In this configuration, the Master Mirror Server X acts as a Master mirror system and the Slave Mirror Server Y acts as a Slave mirror system. The following two scenarios illustrate the Master-Slave relationship:
 a. When the Master Mirror Server X updates one of the MFS pair—the local file system A or Imported Network File System B, the physical storage Data A will get updated and the Physical storage Data B of Imported Network File System B on the Slave Mirror Server Y will also get updated via the NFS protocol.
 b. When the Slave Mirror Server Y updates its physical storage B through its local file system B, the updates will not go to physical storage Data A of Master Mirror Server X because the Slave Mirror Server Y does not have the MFS to carry out the mirroring. In that regard, the system is only a mirror slave system. It can receive the update from the Master Mirror Server X, but it cannot mirror its contents to the Master Mirror system.
 For a mirror server to be a master mirror server on the network, it needs an imported network file system that is exported or shared by and has a physical storage on a network server. In the above example, the Master Mirror Server X can be a master mirror server due to the fact that it has an Imported Network File System B that it can link together with its local file system A through MFS.
FIG. 7 shows how the Slave Mirror Server Y in FIG. 6 can be turned into a Master Mirror Server Y. To do that, as shown in FIG. 7, the Mirror Server X needs to export 60 its local file system A as the exported local file system A to the Master Mirror Server Y via network file system protocol 61 over the network, e.g. via Ethernet. The Master Mirror Server Y then links the Imported Network File System A and its local file system B together with the mirror file system Y.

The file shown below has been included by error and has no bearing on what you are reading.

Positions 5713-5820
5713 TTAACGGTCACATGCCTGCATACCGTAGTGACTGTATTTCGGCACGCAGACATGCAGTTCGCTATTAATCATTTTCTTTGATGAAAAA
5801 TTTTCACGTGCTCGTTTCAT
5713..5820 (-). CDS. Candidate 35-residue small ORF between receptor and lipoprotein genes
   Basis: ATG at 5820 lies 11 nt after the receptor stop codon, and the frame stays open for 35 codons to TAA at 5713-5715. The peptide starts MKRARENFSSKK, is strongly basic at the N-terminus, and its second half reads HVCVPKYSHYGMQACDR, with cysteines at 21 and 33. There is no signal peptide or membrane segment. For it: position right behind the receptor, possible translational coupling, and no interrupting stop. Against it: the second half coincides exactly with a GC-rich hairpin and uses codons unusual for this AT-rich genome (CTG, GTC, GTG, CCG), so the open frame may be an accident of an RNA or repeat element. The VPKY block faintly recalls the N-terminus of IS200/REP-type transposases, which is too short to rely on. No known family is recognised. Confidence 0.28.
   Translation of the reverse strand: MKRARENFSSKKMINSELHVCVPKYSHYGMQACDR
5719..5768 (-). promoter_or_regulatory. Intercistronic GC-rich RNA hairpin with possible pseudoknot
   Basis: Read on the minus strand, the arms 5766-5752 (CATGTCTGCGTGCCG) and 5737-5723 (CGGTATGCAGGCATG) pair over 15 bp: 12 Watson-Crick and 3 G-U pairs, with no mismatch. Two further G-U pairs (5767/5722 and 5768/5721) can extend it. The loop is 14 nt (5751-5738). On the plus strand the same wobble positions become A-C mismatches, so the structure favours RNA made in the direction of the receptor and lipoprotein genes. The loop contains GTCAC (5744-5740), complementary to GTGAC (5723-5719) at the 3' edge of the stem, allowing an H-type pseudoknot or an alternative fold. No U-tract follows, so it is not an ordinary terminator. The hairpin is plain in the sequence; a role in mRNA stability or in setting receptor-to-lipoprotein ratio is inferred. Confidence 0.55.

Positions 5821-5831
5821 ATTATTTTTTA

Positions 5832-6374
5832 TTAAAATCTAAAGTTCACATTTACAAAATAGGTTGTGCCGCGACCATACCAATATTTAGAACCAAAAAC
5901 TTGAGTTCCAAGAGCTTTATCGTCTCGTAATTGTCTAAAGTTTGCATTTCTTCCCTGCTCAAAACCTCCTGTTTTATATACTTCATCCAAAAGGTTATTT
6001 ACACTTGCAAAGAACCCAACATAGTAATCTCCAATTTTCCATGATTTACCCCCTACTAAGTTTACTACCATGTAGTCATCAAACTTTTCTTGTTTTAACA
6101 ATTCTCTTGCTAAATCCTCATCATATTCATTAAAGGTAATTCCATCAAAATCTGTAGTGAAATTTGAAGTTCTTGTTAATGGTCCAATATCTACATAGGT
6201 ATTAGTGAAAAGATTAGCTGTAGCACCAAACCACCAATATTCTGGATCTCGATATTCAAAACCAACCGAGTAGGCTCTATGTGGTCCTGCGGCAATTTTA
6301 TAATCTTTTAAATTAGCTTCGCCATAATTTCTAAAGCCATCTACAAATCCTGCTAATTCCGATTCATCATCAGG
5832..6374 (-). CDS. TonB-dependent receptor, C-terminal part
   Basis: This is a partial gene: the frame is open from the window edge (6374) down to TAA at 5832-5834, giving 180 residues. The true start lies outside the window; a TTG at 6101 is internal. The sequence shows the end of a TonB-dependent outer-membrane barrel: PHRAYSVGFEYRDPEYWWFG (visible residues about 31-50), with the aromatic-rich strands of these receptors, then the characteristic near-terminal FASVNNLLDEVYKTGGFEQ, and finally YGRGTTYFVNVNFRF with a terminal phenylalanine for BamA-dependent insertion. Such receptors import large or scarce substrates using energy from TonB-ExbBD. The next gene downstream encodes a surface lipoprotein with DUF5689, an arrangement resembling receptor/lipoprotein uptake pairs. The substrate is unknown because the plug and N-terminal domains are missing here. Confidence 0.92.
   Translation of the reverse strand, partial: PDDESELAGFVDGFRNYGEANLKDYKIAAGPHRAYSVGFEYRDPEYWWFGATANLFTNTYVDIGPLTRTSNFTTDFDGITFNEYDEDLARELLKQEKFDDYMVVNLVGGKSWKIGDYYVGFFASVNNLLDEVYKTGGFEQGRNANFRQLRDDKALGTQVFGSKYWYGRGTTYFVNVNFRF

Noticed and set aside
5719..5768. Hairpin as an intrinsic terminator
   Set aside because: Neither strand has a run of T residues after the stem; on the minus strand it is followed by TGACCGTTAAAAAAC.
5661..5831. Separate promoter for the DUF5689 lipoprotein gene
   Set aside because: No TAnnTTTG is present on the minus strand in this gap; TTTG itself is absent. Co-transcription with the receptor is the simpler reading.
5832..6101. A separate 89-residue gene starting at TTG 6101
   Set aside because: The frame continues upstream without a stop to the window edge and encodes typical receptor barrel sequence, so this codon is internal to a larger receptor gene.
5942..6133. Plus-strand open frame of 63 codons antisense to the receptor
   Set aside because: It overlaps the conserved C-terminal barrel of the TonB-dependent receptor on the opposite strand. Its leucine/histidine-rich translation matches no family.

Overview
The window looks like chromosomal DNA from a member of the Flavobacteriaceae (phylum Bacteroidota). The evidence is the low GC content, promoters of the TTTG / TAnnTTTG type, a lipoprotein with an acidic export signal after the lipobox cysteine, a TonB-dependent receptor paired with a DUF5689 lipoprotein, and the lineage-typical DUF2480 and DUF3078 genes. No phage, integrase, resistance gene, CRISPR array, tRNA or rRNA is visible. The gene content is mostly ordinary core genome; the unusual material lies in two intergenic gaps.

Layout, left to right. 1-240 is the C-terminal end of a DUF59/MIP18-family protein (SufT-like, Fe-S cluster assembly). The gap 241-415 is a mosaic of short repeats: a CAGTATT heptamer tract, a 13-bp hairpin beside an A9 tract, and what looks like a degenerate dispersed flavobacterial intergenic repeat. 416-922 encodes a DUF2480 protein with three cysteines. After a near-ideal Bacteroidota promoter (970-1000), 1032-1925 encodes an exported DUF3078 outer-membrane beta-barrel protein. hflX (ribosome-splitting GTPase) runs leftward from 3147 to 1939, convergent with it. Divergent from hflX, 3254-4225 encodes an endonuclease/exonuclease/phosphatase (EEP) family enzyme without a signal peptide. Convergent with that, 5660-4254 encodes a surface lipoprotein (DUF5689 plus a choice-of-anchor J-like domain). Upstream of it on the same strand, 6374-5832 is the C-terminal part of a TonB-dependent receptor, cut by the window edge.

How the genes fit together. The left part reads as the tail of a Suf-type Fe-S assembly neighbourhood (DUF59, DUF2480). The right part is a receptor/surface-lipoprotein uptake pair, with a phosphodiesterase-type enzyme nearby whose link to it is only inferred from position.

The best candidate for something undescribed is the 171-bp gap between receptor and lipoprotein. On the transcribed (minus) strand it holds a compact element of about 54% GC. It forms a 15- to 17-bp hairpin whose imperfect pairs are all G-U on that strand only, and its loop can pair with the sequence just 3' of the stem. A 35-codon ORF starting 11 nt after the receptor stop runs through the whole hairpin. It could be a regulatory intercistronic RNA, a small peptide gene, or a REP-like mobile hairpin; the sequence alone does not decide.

When that is done, two master mirror servers reside on the network. These two master mirror servers mirror and backup each other on the network. An application can run on either master mirror server and get all needed information.
FIG. 8 illustrates how the Client Mirror System Z uses mirror file system Z linking and mirroring between imported Network File system A and imported Network File System B. In this configuration, the two imported network file systems are the network file systems imported from remote systems on the network. The physical devices of the imported network file systems are on the remote computer systems on the network.
 These two imported network file system are mounted on a single directory by MFS, preferably the same directory that the applications have accessed. Since there are two file systems to be mounted, the mount protocol provides a new argument to indicate that the previous contents of the mounted directory should be hidden after the MFS mount operation. The contents of the two imported file systems are inherited into mfs_vfs structure, as described previously.